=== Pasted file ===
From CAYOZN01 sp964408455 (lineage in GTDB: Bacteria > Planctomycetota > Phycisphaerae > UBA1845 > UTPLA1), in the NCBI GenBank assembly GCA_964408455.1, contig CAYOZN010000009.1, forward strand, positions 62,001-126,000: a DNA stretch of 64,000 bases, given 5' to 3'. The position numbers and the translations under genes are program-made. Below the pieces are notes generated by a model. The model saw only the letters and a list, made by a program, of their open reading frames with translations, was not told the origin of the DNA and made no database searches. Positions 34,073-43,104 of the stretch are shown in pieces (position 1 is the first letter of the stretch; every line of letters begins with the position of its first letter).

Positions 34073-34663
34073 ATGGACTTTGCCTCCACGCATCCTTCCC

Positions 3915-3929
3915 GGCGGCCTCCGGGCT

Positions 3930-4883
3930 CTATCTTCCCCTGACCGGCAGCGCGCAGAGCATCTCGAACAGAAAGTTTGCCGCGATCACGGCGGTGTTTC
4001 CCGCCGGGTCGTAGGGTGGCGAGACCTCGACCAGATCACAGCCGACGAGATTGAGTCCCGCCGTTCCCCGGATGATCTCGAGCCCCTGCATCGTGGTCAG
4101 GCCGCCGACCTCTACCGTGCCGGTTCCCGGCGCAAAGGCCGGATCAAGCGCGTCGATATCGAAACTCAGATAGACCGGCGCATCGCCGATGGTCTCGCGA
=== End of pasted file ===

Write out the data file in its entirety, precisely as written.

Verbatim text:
From CAYOZN01 sp964408455 (lineage in GTDB: Bacteria > Planctomycetota > Phycisphaerae > UBA1845 > UTPLA1), in the NCBI GenBank assembly GCA_964408455.1, contig CAYOZN010000009.1, forward strand, positions 62,001-126,000: a DNA stretch of 64,000 bases, given 5' to 3'. The position numbers and the translations under genes are program-made. Below the pieces are notes generated by a model. The model saw only the letters and a list, made by a program, of their open reading frames with translations, was not told the origin of the DNA and made no database searches. Positions 34,073-43,104 of the stretch are shown in pieces (position 1 is the first letter of the stretch; every line of letters begins with the position of its first letter).

Positions 34073-34663
34073 ATGGACTTTGCCTCCACGCATCCTTCCC

Positions 3915-3929
3915 GGCGGCCTCCGGGCT

Positions 3930-4883
3930 CTATCTTCCCCTGACCGGCAGCGCGCAGAGCATCTCGAACAGAAAGTTTGCCGCGATCACGGCGGTGTTTC
4001 CCGCCGGGTCGTAGGGTGGCGAGACCTCGACCAGATCACAGCCGACGAGATTGAGTCCCGCCGTTCCCCGGATGATCTCGAGCCCCTGCATCGTGGTCAG
4101 GCCGCCGACCTCTACCGTGCCGGTTCCCGGCGCAAAGGCCGGATCAAGCGCGTCGATATCGAAACTCAGATAGACCGGCGCATCGCCGATGGTCTCGCGA